Army doctor has calling to serve

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The woman barely was able to walk into the Charlie Medical Clinic on the Army base in Ramadi, Iraq. Faint and weak from internal bleeding, the cramping pain in her pelvic region was more than she could bear. She collapsed. Her blood pressure precipitously dropped. She was near death.

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Lt. Col. John Page, M.D., has been at Fort Gor­don’s Dwight D. Eisen­hower Army Medi­cal Center for two years, including a deployment to Iraq from July 2010 to January of this year.

Lt. Col. John Page, M.D., diagnosed her with a ruptured ectopic pregnancy and immediately went to work to save her life. Page and his medical team resuscitated and stabilized her and called for the helicopter that whisked her to the combat support hospital.

There, an Army surgeon operated and saved the life of the 34-year-old German woman, who was in Iraq working under a contract with the U.S. government.

“We treated everyone day or night who walked through the door – local nationals, civilians under contract with the government, soldiers and even State Department and embassy personnel,” Page said. “The United States Army’s Tactical Combat Medi­cal Care System is very effective. We do a good job preventing soldiers from dying on the battlefield.”

Page has been at Fort Gor­don’s Dwight D. Eisen­hower Army Medi­cal Center for two years, including a deployment to Iraq from July 2010 to January of this year. He took a circuitous route to becoming a gastroen­terologist.

He graduated from West Point with a degree in mechanical engineering and a master’s degree in Operations Research Systems Analysis, but after 16 years as a line and staff officer, he resigned his commission and entered medical school.

Page says the Lord called him to medicine 17 years ago at age 34, when he was a staff officer at the Pentagon.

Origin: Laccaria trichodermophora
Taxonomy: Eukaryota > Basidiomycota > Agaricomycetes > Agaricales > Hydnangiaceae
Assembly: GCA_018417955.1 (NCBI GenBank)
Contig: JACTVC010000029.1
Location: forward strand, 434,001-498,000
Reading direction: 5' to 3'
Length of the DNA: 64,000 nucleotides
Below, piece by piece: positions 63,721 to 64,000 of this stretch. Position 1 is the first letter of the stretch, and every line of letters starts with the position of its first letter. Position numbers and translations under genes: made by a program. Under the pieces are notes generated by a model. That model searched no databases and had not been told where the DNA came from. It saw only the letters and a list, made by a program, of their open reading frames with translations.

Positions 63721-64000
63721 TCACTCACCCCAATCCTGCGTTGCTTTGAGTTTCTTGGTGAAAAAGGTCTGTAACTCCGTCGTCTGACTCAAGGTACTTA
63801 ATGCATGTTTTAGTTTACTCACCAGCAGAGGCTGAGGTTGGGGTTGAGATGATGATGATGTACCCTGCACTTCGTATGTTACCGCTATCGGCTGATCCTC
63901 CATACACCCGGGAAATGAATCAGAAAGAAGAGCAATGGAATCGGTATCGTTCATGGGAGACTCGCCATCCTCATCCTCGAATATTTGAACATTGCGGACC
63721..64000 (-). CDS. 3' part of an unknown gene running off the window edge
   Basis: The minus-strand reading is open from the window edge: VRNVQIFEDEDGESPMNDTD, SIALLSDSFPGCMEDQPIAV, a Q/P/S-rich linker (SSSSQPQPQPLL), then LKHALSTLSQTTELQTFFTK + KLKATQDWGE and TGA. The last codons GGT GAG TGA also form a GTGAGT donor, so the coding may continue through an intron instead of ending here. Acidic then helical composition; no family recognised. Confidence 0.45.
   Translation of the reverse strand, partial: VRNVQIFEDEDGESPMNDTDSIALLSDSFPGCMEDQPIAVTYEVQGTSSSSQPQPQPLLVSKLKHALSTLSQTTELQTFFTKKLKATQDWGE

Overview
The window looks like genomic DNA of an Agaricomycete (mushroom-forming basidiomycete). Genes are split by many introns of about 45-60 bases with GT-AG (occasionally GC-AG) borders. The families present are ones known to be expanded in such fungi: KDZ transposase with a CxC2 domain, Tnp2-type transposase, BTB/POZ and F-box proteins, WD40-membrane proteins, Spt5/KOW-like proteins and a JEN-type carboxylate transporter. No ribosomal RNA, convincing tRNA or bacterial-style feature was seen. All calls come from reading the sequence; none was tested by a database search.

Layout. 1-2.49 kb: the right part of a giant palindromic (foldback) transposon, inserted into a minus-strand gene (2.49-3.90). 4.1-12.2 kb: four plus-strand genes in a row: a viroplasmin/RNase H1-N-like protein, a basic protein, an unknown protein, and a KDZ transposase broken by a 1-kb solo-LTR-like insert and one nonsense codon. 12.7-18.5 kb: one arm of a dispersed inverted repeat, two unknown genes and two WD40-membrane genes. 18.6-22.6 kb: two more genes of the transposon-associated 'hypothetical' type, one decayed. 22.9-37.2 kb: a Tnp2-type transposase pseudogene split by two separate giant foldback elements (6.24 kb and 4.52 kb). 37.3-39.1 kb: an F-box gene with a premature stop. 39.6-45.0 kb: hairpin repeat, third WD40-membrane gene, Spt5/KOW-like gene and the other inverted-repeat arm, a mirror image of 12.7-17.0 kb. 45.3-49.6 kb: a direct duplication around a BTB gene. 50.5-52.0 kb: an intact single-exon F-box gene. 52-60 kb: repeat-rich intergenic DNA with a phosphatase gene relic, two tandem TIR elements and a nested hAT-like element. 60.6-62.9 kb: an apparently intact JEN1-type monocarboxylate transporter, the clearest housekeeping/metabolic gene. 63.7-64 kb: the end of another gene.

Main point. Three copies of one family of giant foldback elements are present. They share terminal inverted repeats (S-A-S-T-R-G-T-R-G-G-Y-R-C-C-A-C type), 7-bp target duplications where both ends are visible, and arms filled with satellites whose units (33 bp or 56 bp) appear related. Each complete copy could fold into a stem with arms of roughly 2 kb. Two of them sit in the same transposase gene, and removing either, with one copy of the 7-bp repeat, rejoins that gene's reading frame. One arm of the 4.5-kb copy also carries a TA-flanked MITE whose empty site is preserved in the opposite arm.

Two factors influenced his decision: “At the Pentagon, I realized that I was not impacting the lives of those around me. Secondly, my oldest son was diagnosed with microcephaly. The compassionate care of the doctors in their treatment of him and their work with me and my wife had a huge influence on me. God spoke to me during this difficult time, calling me to minister to others through medicine.”

This time last year, he was in Ra­ma­di, far from his four chil­dren and dear wife. “The deployment was tough on my wife – harder for her than it was for me. But I wanted to deploy. I wanted to serve the Army, my country and our soldiers,” he said. “I strongly desired to help out, participate, do my part and minister to and encourage our soldiers in Iraq. For me, that desire comes from the Lord.”

It was hard to be away from home at Christmas, Page said.

“But the Army,” he added, “went all out to give us a celebration that I will never forget. We had a wonderful, uplifting Christmas Eve service … the familiar hymns, the traditional Scripture readings from Isaiah and Luke and the chaplain’s Christmas sermon really blessed us all.

“Afterward, we exchanged presents and opened the care packages from supportive citizens back home,” he said. “We were overwhelmed with joy and felt a … camaraderie with them and with each other. … I will always be grateful.”

Page manifests the love of Christ to those under his care through his compassionate actions: “I pray for my soldiers and try to live by 1 Thes­sa­lo­nians 5:16-18: ‘Be joyful always; pray continually; give thanks in all circumstances, for this is God’s will for you in Christ Jesus.’ ”

THE REV. DAN WHITE IS THE PASTOR OF NORTH COLUMBIA CHURCH IN APPLING.


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